Bmp and Wnt genes are present in all animals examined including nonbilaterians of the phyla Cnidaria and Ctenophora [2128], and Wnts are even found in Porifera [2933]. The Wnt/β-catenin signalling pathway regulates axial patterning in a large number of phyla including the Cnidaria, leading to the conclusion that its role in axis formation may reach back to the eumetazoan ancestor and that the Wnt-induced axis is the primary axis of animals [18, 3438]. Somewhat at odds with this theory, no evidence for a global role of Wnts in axis formation has been identified in the well-characterised embryo of the fruit fly Drosophila melanogaster, although Wnt signalling regulates AP polarity locally within its parasegments. However, Wnt activity is required for posterior growth in the orthopteran cricket Gryllus bimaculatus [39], in the short-germ beetle Tribolium castaneum [40] and in the spider Achaearanea tepidariorum [41], suggesting that the axis-forming activity of Wnt signalling may have been lost secondarily in the highly derived long-germ dipteran Drosophila. Consistent with this, entire subfamilies of Wnt genes seem to have disappeared from some protostome lineages [42].

Dose-dependent Bmp signalling patterns the secondary (DV) axis in all bilaterians examined. However, whereas highest levels of Bmp signalling specify the ventral side of the chordate embryo, they specify the most dorsal cell fates in arthropods [18, 26, 43, 44], providing molecular support for E. Geoffroy Saint-Hilaire’s almost 200 year-old proposal that the DV axis has been inverted in animal evolution [4547]. Similar to the role of Wnts in AP axis formation, the role of Bmps in DV patterning is not restricted to the ectoderm: for example, an increasing gradient of Bmp signalling also patterns the mesoderm into notochord, somitic mesoderm, lateral plate mesoderm and blood progenitors [48]. Notably, asymmetric expression of Bmps and their inhibitors has also been found in cnidarians, raising the possibility that the origins of the secondary, Bmp-patterned axis also reaches back past the bilaterian ancestor [23, 4952].

Based on these studies, it has been proposed that orthogonal gradients of Bmp and Wnt signalling activity are ancient features of axis specification that were already in place when the Bilateria emerged [18, 35]. Since their activities are not limited to neuroepithelial cells or even to the ectoderm, it is likely that these ancestral mechanisms were adopted later to convey AP and DV polarity to the early embryonic CNS in vertebrates. Remarkably, although a global Wnt gradient seems to be absent in Drosophila, the fly larva’s imaginal discs—epithelial outpocketings that will form the appendages of the adult fly—are also patterned by orthogonal gradients of Bmp and Wnt signalling, suggesting that these gradients constitute a module that is used repeatedly to set up a Cartesian network of positional information [53].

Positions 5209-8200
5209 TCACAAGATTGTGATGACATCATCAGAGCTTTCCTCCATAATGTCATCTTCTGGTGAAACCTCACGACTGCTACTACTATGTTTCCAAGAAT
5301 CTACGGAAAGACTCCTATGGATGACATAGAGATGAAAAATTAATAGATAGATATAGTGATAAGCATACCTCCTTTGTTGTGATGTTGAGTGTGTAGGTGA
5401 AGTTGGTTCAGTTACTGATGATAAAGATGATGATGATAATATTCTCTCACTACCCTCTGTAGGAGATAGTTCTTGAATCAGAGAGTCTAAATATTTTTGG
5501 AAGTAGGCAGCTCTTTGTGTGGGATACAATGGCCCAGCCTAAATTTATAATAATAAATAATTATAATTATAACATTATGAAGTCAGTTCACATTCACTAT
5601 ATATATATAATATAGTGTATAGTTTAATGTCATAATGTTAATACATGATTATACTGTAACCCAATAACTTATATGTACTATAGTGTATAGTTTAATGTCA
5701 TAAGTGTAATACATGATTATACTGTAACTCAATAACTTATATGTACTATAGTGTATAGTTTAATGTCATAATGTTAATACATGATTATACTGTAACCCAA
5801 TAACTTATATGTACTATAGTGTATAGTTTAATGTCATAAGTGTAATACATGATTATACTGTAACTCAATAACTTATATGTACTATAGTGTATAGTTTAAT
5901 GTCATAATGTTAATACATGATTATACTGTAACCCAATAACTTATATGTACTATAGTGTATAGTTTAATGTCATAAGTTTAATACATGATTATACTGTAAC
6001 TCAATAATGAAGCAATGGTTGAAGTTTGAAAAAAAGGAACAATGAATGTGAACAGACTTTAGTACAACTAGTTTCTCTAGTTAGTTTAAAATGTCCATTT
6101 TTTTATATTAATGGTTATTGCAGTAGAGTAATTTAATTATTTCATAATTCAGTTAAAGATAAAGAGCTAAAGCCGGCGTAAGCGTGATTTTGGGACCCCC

In vertebrates, axis formation during gastrulation depends on Spemann’s organiser (also called the primary or gastrula organiser or the node in amniotes). Transplantation studies in (and between) different vertebrate species demonstrated that this organiser has the capacity to induce an embryonic axis that is patterned along its AP and DV axes. Spemann’s organiser expresses several Bmp/Transforming growth factor β (Tgfβ) and Wnt inhibitors and these factors mimic the axis-inducing activities of the organiser in gain-of-function experiments. Thus, it appears that the major function of this primary organiser is to antagonise the Bmp and Wnt signals that define the primary and secondary axes of the organism [13, 54].

Spemann’s organiser is strictly required for DV patterning [13, 55, 56], but its relevance for AP patterning is somewhat controversial. Microsurgical ablation of the organiser, or of organiser-derived tissue, in fish, chick, frog or mouse results in anterior truncations [5760]. Similarly, anterior defects are observed in frog and fish embryos deficient for the early organiser factors siamois and bozozok, respectively [6163]. However, extensive AP patterning has been observed in the absence of the organiser under different experimental conditions [40, 6470]. There are different, not necessarily exclusive, explanations for the relative independence of AP patterning from organiser-derived signals.(1)The organiser may express not only anteriorising growth factor inhibitors, but also posteriorising factors. Indeed, expression of Wnt3/3A is found in the chordamesoderm, the posterior derivative of Spemann’s organiser, in mouse and frog embryos [71, 72]. Thus, organiser ablation may remove both the anteriorising Wnt inhibitors and the posteriorising Wnts.(2)Other signalling centres at the anterior end of the embryo may compensate for the loss of Spemann’s organiser in AP patterning. The anterior hypoblast/anterior visceral endoderm is an extraembryonic tissue that underlies the prospective forebrain region of amniote embryos before the onset of gastrulation. It expresses Wnt inhibitors and is required for anterior neural induction, consistent with a role as a non-Spemann anterior organiser [58, 7377]. Furthermore, a signalling centre that expresses Wnt (and, at least in frog, also Bmp) inhibitors is found in the anterior ectoderm of frog and fish embryos [7881].(3)Posteriorising factors such as Wnts may simply be able to diffuse and establish a concentration gradient by themselves, without a strict need for a countergradient of inhibitors [35, 70].